In retirement, Andre Ward will have days when he desperately wants back in

Andre Ward finally did what he said he would do – retire before the sport of boxing retired him.

Now we’ll see if boxing intends to leave him be.

Ward announced his retirement via Twitter Thursday morning, seemingly ending the career of one of the world’s greatest fighters in the elusive pound-for-pound category. He now plans to get into media, which is a battle of its own (ask Teddy Atlas when he talks with Stephen A. Smith how rewarding that can be).

But there’s that word “seemingly.” Boxers have a greater incidence of unretirement than any other sport because they miss what they do, they are typically surrounded by people who like the paydays the boxer’s fights provide, the unpaid tax debts some incur never go away, and sometimes they just don’t have anything better to do.

And then one day they find out they can’t do anything at all because of the punishments that come with violent sport, and then they become either tragedies or cautionary tales. Almost nobody gets to 95 like Jake LaMotta did.

Ward has said repeatedly that would never happen to him, that he was in control of his destiny and would remain so. And you want to believe him, because he would be that rarest of boxing stories – the unmitigated success.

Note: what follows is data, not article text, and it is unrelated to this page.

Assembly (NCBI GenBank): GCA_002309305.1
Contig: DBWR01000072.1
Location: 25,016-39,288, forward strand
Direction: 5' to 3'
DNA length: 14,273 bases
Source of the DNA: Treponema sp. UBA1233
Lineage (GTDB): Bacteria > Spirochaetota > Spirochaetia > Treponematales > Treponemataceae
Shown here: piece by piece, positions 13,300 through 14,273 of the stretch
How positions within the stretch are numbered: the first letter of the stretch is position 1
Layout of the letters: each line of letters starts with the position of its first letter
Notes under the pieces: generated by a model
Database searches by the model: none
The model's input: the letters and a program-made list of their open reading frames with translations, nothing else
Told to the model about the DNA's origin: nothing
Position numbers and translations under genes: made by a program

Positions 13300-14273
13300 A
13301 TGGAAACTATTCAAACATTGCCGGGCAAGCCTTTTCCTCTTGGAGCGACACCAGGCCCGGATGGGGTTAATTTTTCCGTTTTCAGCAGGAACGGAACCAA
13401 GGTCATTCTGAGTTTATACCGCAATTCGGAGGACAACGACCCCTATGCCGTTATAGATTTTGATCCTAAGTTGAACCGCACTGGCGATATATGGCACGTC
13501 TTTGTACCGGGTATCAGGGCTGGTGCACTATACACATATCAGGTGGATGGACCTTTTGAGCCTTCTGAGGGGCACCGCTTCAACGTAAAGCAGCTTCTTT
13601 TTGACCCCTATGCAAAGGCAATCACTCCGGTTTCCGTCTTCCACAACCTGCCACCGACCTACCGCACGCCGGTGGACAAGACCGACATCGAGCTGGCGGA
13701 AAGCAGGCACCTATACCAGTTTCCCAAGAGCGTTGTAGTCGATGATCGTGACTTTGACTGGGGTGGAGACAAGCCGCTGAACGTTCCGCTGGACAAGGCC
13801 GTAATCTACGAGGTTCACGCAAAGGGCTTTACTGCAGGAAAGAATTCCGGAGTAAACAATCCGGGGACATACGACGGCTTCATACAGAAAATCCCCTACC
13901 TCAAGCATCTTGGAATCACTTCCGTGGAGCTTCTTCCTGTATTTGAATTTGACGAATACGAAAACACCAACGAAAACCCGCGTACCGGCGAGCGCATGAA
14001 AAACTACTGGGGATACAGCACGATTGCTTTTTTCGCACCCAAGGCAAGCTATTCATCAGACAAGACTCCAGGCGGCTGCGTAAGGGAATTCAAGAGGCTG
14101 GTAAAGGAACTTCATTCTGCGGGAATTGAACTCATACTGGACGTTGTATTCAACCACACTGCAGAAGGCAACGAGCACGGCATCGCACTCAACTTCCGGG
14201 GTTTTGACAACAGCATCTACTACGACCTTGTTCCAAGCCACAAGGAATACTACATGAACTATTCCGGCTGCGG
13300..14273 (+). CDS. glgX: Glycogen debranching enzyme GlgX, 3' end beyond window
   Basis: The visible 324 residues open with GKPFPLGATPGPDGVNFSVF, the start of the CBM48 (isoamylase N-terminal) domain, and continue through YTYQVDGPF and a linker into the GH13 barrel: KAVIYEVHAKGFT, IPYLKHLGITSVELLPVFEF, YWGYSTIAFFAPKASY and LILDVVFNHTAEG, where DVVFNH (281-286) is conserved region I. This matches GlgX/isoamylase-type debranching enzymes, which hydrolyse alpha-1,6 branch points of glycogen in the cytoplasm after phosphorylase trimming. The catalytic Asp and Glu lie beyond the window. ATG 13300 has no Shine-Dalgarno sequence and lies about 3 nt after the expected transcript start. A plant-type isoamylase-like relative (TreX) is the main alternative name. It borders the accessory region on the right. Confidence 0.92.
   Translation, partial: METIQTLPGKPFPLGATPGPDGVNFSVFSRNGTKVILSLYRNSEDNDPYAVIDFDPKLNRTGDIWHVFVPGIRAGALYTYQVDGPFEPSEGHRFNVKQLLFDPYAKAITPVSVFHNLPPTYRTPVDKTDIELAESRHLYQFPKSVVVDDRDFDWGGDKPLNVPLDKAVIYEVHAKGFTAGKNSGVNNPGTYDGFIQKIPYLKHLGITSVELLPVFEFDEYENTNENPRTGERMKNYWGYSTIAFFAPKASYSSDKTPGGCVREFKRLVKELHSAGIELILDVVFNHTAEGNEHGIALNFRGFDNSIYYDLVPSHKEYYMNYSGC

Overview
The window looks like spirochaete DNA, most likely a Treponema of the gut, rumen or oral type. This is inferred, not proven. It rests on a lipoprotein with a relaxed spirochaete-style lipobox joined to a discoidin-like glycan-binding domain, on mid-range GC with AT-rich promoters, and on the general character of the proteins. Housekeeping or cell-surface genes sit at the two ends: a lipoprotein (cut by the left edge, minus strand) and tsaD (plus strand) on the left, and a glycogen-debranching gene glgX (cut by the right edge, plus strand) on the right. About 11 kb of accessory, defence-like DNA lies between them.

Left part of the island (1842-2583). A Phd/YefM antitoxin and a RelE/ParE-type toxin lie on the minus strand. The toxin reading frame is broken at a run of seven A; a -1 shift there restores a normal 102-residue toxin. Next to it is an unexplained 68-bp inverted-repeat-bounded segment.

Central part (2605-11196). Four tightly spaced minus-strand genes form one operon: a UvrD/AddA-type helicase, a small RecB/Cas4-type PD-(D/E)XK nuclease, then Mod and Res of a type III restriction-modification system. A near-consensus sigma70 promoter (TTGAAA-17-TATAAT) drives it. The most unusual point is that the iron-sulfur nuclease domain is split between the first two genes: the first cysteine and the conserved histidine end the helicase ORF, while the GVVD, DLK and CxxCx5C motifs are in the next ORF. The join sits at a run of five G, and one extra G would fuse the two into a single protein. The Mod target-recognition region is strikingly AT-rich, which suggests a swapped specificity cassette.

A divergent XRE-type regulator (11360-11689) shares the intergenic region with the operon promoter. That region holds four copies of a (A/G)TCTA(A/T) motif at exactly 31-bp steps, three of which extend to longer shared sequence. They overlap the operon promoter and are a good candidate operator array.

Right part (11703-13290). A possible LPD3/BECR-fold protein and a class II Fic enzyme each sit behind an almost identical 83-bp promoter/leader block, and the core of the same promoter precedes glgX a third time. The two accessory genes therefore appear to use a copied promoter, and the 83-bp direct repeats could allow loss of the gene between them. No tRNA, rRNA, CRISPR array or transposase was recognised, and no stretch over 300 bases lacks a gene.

It will be his toughest fight, however, far tougher than Sergei Kovalev. Boxing has this weird thrall upon its practitioners that can prove irresistible, if not outright necessary, and Ward will have to train as hard to repel its call as he did when he was neck-deep in it. It will not be easy, and he will have days when he desperately wants back in.

But retired fighters typically make poor unretired fighters, and the more one unretires, the worse the future becomes. So Andre Ward has to win this one more than any other fight.

And maybe it will be an easy victory for him – but it is a victory that will have to be achieved every day, almost like fighting alcoholism. Boxing is bad for you, and though it has been good for Andre Ward (as far as anyone knows), being an ex-boxer will be even better. He has done what needs to be done, and now he needs to do something else, one that doesn’t require putting his body and brain at risk for our amusement.